Mild Manner Coffee Takes on Starbucks in China With ‘Street Coffee’

Newer chains like the ByteDance-backed startup are using small-store format to change the big game in China’s vibrant coffee market

Key takeaways:

  • Manner Coffee is at the forefront of a new generation of boutique Chinese coffee chains that are attracting major investment dollars
  • Newcomers are challenging Starbucks with small-store format that slashes rent, labor costs

By Jose Qian

China’s booming coffee business has made it the second most important market for global giant Starbucks (SBUX.US), behind only its home U.S. market. But it’s also providing fertile ground for new and innovative players catering to local preferences. One of the latest in that group is Shanghai-based-boutique chain Manner Coffee, which, together with other similar homegrown names, are reshaping country’s coffee-drinking landscape.

This year alone has seen 16 financing events in China’s coffee sector, with more than 5 billion yuan ($784 million) pouring into the space. Major fund recipients include Manner, M Stand and Seesaw, which have collectively raised more than 3 billion yuan. Even the scandal-tainted Luckin Coffee (LKNCY.US), which was delisted from the Nasdaq last year after being exposed for massive fraud, is once again attracting investor attention.

Founded in 2015 by Han Yulong and Lu Jianxia, a couple from the coastal city of Nantong north of Shanghai, the first Manner shop was a 2-square-meter doorway canopy on a small backstreet in Shanghai’s central business district. Dubbed as a seller of “street coffee” priced between 10 yuan and 20 yuan per cup, equal to $3 or less, Manner quickly became popular among young office workers for its less expensive, quality brew.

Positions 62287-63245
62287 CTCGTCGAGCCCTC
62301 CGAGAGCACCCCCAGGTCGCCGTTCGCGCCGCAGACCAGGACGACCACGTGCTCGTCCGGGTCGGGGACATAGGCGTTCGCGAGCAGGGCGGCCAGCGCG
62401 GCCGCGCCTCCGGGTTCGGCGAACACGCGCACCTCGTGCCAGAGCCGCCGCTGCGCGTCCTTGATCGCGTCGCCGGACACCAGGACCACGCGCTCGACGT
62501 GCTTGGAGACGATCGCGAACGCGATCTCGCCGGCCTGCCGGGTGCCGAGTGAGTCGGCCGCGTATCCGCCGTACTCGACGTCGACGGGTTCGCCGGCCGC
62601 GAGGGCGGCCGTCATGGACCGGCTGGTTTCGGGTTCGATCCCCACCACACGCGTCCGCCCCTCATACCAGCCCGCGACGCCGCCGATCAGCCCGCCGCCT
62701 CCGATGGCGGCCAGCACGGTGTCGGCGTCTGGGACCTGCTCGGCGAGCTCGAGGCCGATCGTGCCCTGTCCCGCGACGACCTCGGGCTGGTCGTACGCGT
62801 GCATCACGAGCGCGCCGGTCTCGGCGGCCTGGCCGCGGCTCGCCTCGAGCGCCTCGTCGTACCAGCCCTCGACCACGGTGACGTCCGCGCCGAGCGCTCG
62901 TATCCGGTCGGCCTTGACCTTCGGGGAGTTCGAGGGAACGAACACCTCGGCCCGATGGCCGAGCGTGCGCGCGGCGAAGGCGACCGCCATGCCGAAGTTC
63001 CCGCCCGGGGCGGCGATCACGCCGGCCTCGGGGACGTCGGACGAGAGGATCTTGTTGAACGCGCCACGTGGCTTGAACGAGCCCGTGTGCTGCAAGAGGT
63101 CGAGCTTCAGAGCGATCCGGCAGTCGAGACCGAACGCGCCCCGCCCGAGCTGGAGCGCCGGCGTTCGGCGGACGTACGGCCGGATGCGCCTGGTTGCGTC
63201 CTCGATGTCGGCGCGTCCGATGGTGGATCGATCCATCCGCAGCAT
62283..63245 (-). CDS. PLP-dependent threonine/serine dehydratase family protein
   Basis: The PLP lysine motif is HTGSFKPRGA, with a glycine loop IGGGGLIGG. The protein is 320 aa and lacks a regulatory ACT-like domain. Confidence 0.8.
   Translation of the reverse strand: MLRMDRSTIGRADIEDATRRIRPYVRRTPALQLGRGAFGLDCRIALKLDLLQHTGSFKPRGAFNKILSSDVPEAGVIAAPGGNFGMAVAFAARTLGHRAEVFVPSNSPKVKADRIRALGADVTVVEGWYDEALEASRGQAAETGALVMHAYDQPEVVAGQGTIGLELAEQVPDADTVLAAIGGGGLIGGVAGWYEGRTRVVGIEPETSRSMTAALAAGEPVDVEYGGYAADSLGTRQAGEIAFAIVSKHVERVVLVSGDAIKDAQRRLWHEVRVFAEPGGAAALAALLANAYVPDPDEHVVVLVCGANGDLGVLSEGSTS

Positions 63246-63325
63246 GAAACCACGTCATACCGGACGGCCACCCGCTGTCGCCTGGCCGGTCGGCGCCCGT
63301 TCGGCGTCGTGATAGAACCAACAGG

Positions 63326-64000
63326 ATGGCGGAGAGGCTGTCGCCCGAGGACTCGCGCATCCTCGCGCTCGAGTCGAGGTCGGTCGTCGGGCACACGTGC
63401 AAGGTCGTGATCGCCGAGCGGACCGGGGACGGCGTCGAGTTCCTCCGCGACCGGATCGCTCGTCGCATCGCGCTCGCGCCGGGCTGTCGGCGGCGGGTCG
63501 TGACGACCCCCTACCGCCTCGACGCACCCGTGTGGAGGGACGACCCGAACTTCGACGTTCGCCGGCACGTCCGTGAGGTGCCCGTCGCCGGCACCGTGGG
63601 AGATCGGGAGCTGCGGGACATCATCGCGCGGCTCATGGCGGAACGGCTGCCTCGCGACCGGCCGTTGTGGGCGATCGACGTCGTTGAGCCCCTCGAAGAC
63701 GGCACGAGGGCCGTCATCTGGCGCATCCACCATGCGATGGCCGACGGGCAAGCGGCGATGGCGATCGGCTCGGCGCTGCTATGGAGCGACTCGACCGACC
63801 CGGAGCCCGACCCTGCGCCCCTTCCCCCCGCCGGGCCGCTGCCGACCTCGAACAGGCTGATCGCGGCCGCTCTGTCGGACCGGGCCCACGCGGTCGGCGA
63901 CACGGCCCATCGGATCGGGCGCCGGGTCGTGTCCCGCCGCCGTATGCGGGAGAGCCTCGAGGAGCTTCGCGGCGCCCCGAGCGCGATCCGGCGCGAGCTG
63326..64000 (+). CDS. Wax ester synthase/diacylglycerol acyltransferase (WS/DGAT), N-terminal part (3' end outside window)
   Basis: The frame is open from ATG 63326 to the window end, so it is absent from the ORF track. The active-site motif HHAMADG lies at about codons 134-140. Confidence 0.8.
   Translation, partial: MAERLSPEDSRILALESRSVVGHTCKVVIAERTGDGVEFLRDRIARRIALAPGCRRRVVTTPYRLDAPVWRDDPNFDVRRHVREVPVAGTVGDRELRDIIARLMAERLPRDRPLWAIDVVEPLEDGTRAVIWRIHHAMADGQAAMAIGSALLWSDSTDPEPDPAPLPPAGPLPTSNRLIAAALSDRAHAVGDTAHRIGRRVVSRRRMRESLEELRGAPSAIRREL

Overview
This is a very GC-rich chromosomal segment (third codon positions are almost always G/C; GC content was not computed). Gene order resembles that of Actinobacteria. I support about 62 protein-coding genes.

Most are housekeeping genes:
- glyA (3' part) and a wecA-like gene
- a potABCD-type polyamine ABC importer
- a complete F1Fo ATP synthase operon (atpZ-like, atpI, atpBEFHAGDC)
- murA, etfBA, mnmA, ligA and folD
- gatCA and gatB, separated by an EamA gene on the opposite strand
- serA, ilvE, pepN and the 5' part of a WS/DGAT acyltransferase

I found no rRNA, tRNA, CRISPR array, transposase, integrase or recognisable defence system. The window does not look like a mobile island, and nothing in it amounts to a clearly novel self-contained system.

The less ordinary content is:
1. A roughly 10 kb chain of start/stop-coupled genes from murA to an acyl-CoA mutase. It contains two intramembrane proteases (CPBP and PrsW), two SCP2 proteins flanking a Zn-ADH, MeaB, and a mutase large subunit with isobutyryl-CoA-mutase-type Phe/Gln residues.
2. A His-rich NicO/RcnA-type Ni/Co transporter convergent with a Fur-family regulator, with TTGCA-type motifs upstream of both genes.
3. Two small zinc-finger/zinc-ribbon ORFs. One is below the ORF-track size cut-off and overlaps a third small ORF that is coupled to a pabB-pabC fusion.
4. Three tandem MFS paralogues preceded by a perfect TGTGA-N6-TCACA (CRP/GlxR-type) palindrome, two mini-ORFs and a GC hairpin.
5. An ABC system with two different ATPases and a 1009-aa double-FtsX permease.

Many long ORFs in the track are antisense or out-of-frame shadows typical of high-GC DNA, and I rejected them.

“The price of coffee is much higher in China than in other countries, and the overall income level of Chinese people is relatively low, and coffee is considered a high-end beverage in China, which is actually unreasonable.” Han, a former veterinarian, said in an interview in 2018.

That year, his coffee startup received its first round of 80 million yuan from private equity firm Capital Today. Between December 2020 and June 2021, Manner completed four more funding rounds from smaller names like H Capital and Coatue Management. Its larger backers include Singaporean sovereign wealth fund Temasek, Long-Z Investments, which is affiliated with internet giant Meituan, and tech giant ByteDance, owner of the globally popular TikTok.

The outpouring of investor cash has fueled the company’s recent rapid expansion, giving Manner a market value estimated at more than $2 billion.

After expanding slowly in its first three years, Manner’s store count rose from just eight at the end of 2018 to 194 this year, with 165 in Shanghai and the rest in Beijing, Shenzhen, Chengdu and other cities. It plans to keep expanding outside of Shanghai by opening up to 100 new stores a year.

Bloomberg reported in October that Manner was considering a Hong Kong IPO as soon as next year, although Han denied the report. Several other companies from China’s new generation of premium beverage makers reportedly have similar plans. Leading premium tea chain HeyTea has reportedly hired UBS to potentially underwrite a Hong Kong listing next year, while Goodme and Lelecha are also considering their own IPOs.

Booming consumption

Manner and the other up-and-comers are thriving on a China coffee market that is growing at a healthy 15% per year. Annual per capita coffee consumption has reached 326 cups in first-tier cities like Shanghai and 261 cups in second-tier cities, approaching the level of developed coffee markets.